#3. Chocolate Can Help You Exercise
If you're trying to figure out the best diet to maximize your sports performance, you wouldn't think that chocolate would play a significant part. Well, you'd be wrong, according to science, and science wouldn't lie to us.
You probably still shouldn't leave your kids with it, though.
Scientists at the University of California conducted a study and found that dark chocolate produced similar effects on the body to those produced by aerobic exercises like jogging and cycling. To be fair, the studies were done on mice, but we all know that they are the athletes of the animal world, judging by how much time they spend running in wheels.
Researchers gave small liquid doses of epicatechin, a chemical in chocolate, twice a day to a group of mice, and a separate control group drank equal amounts of water. Half of the animals in each group were then given a light exercise regimen for 15 days. At the end of the study, all of the mice were made to run on a treadmill until they dropped from exhaustion. We assume at this point that most scientific research is based on the principle of "fuck mice."
"Don't stop, or the wifey gets it."
The mice that received doses of epicatechin had a whopping 50 percent boost in performance compared to the other groups of mice. Even those in the water group that had been exercising regularly grew tired more quickly than the epicatechin mice with zero exercise.
The explanation for this is that the muscles of all of the animals that had been given epicatechin had grown new mitochondria -- structures in cells that produce cellular energy. Just as with the mice, in humans this would translate to more resistance to fatigue and greater muscle power. If only we could find someone willing to consume vast amounts of chocolate to see if it will give them superpowers.
"Day 38: Still no super strength."
#2. Pleasant Smells Improve Your Batting Average
Scientists have known for some time that certain smells can affect the mind and body in some miraculous ways, from dreams and emotions to your ability to concentrate. While a whiff of lavender releases feel-good hormones and makes us happier, the scent of roses is known to lower blood pressure, and a hint of eucalyptus improves alertness. But researchers were wondering whether pleasant aromas could be put to a much nobler purpose -- helping you hit things farther with blunt objects.
Bonds is totally olfactoring.
They studied six professional Major League Baseball players who alternated between wearing jasmine-scented and unscented wristbands. The players were made to sniff the scented wristbands once before swinging at 10 pitches thrown by a batter. The pitcher and batting coaches rated how each player swung at the ball, if he connected for a hit, how far the ball went, how fast the swing was, and whether the performance changed for better or worse.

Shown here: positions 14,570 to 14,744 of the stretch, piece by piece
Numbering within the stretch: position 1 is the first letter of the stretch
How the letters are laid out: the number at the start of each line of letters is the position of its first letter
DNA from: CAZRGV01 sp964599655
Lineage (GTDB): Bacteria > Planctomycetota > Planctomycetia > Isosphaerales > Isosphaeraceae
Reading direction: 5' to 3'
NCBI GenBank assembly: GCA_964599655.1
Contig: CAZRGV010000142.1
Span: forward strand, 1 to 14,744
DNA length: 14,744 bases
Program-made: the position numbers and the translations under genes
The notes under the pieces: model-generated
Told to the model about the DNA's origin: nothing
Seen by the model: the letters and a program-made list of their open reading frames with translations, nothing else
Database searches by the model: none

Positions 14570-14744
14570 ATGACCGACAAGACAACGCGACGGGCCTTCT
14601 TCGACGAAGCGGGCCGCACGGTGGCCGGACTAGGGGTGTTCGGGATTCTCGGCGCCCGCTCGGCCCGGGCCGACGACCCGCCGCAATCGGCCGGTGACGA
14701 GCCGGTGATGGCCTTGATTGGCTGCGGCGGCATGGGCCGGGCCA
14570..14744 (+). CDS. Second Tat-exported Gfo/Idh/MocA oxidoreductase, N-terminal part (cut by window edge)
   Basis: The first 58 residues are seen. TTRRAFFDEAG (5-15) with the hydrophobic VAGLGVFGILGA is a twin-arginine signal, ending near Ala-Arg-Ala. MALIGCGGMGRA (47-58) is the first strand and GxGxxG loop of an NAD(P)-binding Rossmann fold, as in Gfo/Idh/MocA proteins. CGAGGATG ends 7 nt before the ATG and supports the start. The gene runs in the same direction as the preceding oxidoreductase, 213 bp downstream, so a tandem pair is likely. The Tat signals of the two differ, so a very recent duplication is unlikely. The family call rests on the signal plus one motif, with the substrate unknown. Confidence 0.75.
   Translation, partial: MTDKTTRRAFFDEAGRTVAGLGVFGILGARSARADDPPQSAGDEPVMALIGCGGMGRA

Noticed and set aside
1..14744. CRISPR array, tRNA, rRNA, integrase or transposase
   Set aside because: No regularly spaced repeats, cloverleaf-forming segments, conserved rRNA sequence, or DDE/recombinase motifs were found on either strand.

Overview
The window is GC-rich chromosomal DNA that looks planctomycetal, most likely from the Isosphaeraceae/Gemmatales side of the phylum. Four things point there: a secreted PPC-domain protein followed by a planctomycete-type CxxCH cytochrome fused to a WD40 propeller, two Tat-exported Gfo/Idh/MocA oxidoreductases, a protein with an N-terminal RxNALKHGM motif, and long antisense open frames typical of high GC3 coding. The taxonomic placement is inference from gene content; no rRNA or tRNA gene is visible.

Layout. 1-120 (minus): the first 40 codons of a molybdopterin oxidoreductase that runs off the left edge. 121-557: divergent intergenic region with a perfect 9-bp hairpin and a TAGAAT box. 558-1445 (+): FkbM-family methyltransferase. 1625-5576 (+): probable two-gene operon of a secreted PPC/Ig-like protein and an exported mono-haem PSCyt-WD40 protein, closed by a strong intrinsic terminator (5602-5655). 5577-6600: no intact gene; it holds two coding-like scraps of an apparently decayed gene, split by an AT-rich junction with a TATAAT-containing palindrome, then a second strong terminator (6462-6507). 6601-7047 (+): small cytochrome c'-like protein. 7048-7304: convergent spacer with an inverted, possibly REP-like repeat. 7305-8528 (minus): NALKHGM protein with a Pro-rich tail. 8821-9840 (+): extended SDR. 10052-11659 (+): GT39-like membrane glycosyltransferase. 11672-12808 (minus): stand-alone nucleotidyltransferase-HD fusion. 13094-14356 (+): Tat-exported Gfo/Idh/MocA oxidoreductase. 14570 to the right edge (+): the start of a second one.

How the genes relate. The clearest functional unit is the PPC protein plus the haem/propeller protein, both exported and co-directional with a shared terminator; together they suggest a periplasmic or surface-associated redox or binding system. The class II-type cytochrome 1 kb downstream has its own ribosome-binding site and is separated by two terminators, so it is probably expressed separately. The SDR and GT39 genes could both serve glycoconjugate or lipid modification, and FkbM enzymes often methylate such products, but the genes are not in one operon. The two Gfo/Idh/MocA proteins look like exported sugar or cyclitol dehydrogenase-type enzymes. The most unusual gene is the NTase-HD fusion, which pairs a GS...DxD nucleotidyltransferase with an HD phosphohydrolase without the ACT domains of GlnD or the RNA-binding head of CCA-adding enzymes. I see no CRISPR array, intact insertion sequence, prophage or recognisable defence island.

The results showed that all the test subjects recorded improved performance in all abilities when they sniffed the wristbands. Presumably they also reported feeling much prettier.
"And my menstrual cramps are gone!"
Similar studies of the performance of bowlers found that the smell of jasmine significantly improved their bowling ability as well. These results suggest that jasmine could be useful in enhancing not only athletic ability, but also other activities requiring precise hand-eye coordination. So next time you notice your favorite sports team sucking balls, you should consider sending them a bouquet of flowers.
#1. Non-Alcoholic Beer Helps You Recover from Marathons
Running a marathon is hard, or at least that's what we've heard. The body wasn't exactly designed to run for 26 miles straight, because evolution figured that whatever was chasing you would probably have already eaten you by that point.
"Go ahead, run! The adrenaline just makes you more tender."
Because of the stress that marathon runners put their bodies through, runners tend to suffer from a weakened immune system after a run, putting them at risk of nasty upper respiratory tract infections. New research shows that they might be able to avoid this with a nice tall glass of non-alcoholic wheat beer.
The study, creatively referred to as "Be-MaGIC" (beer, marathons, genetics, inflammation, and the cardiovascular system), compared runners plied with non-alcoholic beer with some others who were given a beer-flavored placebo, although until now we didn't realize that there was a difference. The result was that the beer drinkers showed reduced inflammation, lower frequency of upper respiratory infections and colds, and overall better immune systems.
They were also four times more likely to be stuck driving their friends to Sheetz at 3 a.m.
So what causes this? The study concluded that it was thanks to the "particular combination of polyphenol, vitamins, and minerals" in the beer, with a special thanks to the polyphenol, a kind of antioxidant. The better news is that we've finally found a practical use for non-alcoholic beer.
For more ways science can make your superhuman, check out 5 Ways To Hack Your Brain Into Awesomeness and 5 Superpowers You Didn't Know Your Body Was Hiding From You.
If you're pressed for time and just looking for a quick fix, then check out The Only Convincing Anti-Piracy PSA in History.